I was born into a churchgoing, Anglican Christian family. The community I was brought up in was generally law abiding (though as a child I did pinch apples from my neighbour’s tree and ride my bike with no lights on more than one occasion). Laws abided to were both those enforced by state law, and those enforced by my parents, relations and friends. The latter were often unwritten, and referred to such things as treating adults with respect, being kind to my sister, and applying myself at school. These were my responsibilities. I tried my best to meet them, not always with success.
As I grew older I was also keen to let people know that I didn’t agree with everything I was told. I discovered Thomas the Apostle who doubted the resurrection of Christ. ’Doubting’ Thomas became somewhat of a lightening-rod for my search for independent thought. Thomas was a believer in the end of course, my journey somewhat less worthy of print. But I was discovering the language of rights, particularly the right to freedom of thought and speech. It was a language that would become more important to me as the years went by.
For years now I have kept a pocket size version of the Human Rights Act in my day pack. It reminds me that, in addition to freedom of thought and speech, we are entitled to civil and political rights, the right to life and liberty, the right to food, to work, to education (Human Rights Act 1998). The language of rights also encompasses an expanded number of protected characteristics. We all have the same fundamental rights no matter our age, disability, gender reassignment, marriage and civil partnership, pregnancy and maternity, race, religion or belief, or sex (Equality Act 2010).
So, when it comes to the expression of religion or belief, we are protected by the law. We have the right to express our faiths and beliefs, whether religious or not. But how should we think about the impact of such expression on others? Adhering to a broad human rights framework that gives room for the expression of multiple, different faiths, beliefs and identities requires us to open our minds to diversity; to not let our attachment to our own beliefs shut down the need to respect those of others.
I would like to think our human rights and equalities legislation provides a decent framework in which we can can encourage the expression of our whole selves. In so doing, we must also hold responsibility for the impact of what we say on others. In this sense, how we express our right to freedom of thought and speech is as important as the basic right itself.
There are echoes here of the popularly held belief that we should treat others as we would expect others to treat us. Considering how our words might be received by others not only avoids causing needless offence, it can also help us get our ideas across. It is important for us to speak for ourselves and not for others, to take in what someone else is saying instead of focussing on formulating the response in our own head. In doing so we can open up ideas rather than close them down. We can avoid playing a zero-sum game that pits one view against another until one is deemed ‘right’ and the other ‘wrong.’
I am not suggesting here that we need to agree with everyone. What is important is to demonstrate respect for faiths and beliefs different to our own. We can do this by choosing our words carefully and by remaining open to difference. How else can our broad human rights framework function? Can we at once say everyone is entitled to express their faith, belief and identity and act in such a way as to delegitimise those we chose to have issue with?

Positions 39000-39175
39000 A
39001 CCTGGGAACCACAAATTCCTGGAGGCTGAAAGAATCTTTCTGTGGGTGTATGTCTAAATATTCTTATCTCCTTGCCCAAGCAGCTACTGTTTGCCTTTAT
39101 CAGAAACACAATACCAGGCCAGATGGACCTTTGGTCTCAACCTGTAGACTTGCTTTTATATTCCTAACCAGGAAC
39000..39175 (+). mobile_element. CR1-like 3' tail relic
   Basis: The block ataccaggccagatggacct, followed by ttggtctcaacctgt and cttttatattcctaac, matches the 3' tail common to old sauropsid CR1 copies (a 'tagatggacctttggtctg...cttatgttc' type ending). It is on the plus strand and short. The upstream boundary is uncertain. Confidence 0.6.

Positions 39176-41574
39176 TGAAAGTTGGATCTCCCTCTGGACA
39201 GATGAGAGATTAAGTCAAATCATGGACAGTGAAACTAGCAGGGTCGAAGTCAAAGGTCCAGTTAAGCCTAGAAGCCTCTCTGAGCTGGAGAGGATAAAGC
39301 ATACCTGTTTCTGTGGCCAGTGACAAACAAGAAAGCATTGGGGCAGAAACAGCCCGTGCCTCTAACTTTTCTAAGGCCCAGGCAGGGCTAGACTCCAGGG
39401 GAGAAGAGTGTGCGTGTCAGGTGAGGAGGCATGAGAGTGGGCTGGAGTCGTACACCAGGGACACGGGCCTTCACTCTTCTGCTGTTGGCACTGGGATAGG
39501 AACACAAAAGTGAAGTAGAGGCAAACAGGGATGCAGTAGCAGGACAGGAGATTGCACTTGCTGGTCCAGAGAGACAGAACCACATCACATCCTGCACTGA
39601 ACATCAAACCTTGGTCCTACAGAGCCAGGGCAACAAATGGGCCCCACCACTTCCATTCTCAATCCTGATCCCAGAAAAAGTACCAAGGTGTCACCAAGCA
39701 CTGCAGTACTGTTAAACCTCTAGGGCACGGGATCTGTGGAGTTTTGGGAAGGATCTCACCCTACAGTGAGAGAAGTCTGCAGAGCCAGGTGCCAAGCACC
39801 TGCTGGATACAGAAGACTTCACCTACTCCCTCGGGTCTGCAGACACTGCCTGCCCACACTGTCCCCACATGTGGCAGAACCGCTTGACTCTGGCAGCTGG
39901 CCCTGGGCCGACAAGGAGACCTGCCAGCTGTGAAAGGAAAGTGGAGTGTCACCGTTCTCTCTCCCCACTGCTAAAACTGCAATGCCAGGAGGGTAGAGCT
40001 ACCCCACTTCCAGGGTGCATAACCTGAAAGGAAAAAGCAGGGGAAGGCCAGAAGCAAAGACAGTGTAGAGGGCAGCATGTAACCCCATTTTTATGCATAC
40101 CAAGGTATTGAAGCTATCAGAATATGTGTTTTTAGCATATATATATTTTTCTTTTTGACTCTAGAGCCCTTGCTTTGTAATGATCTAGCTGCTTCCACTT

Implicit then in our approach to human rights is the need for understanding of and empathy with those who have faiths and beliefs different to ours. This, I would argue, can only be facilitated through dialogue. The philosopher and physicist David Bohm defined dialogue as ‘the ability to hold many points of view in suspension, along with a primary interest in the creation of common meaning.’ (David Bohm, Science, Order and Creativity). The task of generating common meaning maybe beyond most of us, but the importance of holding points of view in suspension is something we can teach and encourage. It helps us empathise with others. It lies at the heart of 3FF’s approach. A key task of 3FF facilitators working in schools, for example, is to establish a group commitment to an ‘ethical dialogue’ that all can invest in and share joint responsibility for, before the class starts, to help manage sensitivities that may arise.
We would do well to commit to such ethical dialogue day to day. For whilst the need for legislation and the importance of protection from hate speech must be recognised, we must do more to build the skills and confidence we need to handle controversy and disagreement in our day to day lives. Such skills and confidence will help us work through an arguably increasingly complex world. It will help us understand those different to ourselves; help us understand our own assumptions and biases, and how to responsibly challenge those of others. How else can we uphold both our rights and responsibilities when it comes to handing differences between faiths and beliefs? While legislators do their bit, it is down to us as daughters, sons, parents, relations, colleagues and friends, to demonstrate and teach the ability to express our own faiths and beliefs whilst remaining respectful of those of others.
Phil Champain is the Director of 3FF, the UK’s leading interfaith organisation.